If you’re in a role that is focused on improving processes and making code more efficient, it can be easy to forget that there are people behind the project.
When the pressure is on, or the code you’re reviewing isn’t exactly how you would have written it, keep in mind that there might be more to it. Before asking ‘what were they thinking?’, take a step back and remember that people don’t code in a bubble. There could be other dependencies, managerial pressure or any number of things going on.
Team culture is incredibly important. You will typically spend most of your day with your team so it’s in everyone’s best interests to be a team player. Put your hand up to do those little things that make a good team great. Organise a lunch out together, take on a project to improve wellness, or give a colleague some feedback for a job well done. Lead by example and be a champion of your team.
It’s an art and a science to estimate how long a technical task will take. It can be tempting to just get started or pull a timeframe out of the sky based on what you did last time. Even if you are repeating a similar task there could be other things in your way that delay delivery. Access to data or systems, a bug you couldn’t see coming or conflicting priorities from management means it’s important to manage the expectations of your stakeholders.
There’s plenty of posts and opinions on how much time you should put into professional development and training. Whether it’s on your own time or you are carving out some work hours to get it done, learning about a new technology or language is an important part of being a developer.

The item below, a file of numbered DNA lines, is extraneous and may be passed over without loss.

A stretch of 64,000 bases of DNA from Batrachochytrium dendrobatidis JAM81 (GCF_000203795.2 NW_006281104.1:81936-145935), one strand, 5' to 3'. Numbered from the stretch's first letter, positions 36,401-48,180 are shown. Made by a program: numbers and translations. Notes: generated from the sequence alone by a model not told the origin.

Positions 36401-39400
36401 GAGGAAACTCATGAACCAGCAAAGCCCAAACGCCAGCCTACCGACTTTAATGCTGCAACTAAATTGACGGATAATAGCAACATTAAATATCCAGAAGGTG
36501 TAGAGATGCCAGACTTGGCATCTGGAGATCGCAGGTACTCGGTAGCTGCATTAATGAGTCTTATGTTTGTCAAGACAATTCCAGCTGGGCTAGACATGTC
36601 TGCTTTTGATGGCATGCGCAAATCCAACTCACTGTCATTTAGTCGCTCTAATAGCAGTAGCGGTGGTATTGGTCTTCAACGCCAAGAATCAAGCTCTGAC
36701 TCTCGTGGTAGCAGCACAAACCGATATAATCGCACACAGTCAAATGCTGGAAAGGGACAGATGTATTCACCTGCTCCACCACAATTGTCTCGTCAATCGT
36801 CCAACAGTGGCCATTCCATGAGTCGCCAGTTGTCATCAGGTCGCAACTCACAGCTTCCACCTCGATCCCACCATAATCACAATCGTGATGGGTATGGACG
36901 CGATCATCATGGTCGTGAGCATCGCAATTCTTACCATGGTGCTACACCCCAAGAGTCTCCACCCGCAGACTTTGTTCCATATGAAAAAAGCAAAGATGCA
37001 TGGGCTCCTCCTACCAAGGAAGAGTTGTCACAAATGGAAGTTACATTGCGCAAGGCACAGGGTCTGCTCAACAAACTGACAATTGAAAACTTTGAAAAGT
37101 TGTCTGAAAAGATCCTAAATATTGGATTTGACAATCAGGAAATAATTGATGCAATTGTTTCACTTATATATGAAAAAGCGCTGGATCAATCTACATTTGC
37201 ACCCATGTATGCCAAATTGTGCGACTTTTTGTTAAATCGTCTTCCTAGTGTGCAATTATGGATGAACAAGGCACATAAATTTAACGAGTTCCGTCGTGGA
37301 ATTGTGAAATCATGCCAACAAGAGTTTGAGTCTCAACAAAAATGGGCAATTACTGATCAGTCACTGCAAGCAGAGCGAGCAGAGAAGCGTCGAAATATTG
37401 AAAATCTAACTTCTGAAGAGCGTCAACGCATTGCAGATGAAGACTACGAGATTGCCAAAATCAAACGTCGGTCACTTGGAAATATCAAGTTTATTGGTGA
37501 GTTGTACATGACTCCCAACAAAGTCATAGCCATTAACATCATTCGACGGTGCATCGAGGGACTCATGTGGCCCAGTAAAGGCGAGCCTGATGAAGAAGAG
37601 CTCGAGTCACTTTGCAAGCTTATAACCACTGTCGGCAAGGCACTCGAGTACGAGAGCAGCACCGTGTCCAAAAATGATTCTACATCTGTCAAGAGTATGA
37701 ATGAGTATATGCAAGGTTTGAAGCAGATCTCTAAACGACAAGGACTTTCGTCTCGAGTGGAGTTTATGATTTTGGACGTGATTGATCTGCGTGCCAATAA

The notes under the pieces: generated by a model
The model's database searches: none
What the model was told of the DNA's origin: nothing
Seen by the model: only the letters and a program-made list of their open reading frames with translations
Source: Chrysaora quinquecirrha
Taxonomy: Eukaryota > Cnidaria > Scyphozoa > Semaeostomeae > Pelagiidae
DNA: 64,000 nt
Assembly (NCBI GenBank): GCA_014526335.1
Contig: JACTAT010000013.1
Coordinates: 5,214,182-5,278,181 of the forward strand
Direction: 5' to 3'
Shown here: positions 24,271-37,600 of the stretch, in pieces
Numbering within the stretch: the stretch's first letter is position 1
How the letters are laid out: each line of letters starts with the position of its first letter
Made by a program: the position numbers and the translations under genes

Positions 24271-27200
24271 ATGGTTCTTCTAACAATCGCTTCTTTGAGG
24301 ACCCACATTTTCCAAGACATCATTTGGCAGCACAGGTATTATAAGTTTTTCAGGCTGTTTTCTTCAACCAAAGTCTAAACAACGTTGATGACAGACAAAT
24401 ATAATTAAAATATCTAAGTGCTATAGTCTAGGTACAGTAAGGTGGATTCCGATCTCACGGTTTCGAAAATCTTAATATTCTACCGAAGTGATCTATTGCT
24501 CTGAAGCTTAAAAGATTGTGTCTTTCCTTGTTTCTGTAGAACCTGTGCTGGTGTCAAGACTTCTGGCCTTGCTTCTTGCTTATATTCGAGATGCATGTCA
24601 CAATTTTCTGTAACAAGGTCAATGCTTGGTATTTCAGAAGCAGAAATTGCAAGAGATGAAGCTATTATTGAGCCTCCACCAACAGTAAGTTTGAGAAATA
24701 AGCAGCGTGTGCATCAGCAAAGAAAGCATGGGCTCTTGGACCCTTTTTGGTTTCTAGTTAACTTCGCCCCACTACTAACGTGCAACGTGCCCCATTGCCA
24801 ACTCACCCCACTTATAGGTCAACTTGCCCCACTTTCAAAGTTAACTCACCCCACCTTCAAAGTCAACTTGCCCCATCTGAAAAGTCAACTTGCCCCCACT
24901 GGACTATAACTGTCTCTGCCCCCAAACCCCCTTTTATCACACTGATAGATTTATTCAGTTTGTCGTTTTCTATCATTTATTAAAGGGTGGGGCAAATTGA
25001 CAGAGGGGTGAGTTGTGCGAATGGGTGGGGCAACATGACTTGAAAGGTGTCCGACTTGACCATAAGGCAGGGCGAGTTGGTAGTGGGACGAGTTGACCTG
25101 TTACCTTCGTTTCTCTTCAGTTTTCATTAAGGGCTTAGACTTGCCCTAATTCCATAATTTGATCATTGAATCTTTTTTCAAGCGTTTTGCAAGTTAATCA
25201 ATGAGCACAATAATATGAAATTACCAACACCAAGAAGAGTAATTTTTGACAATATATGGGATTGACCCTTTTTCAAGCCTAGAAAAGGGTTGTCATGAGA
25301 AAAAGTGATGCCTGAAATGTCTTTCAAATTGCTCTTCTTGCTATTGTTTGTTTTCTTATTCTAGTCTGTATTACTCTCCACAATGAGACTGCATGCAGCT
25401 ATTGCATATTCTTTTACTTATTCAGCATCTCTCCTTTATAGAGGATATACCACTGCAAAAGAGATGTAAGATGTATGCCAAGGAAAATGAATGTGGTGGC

I’m making this work for me by allocating four hours each weekend to watching conference videos, doing tutorials or building my side projects. Four hours is perfect because it’s about the length of time that my laptop battery lasts. Once the screen goes blank, learning time is over. This keeps me on task as I know I need to maximise my time before it’s over, and stops me spending my whole weekend hunched over my laptop.
You learn when you teach, reinforcing what you know, and answering questions along the way. It’s a great way to help others and to solidify the core concepts for yourself. It doesn’t need to be at a conference of thousands either. Simply explaining a new concept to a colleague or blogging your experiences is an excellent way to do this.
Even if you are not officially a manager or a lead you can still make a difference to junior team members.
Ryan’s post shows that you don’t need to be an expert, your experiences are important and you’re doing your part to lift up the whole team. Remember when you were a beginner how valuable the time you spent with those more knowledgeable was?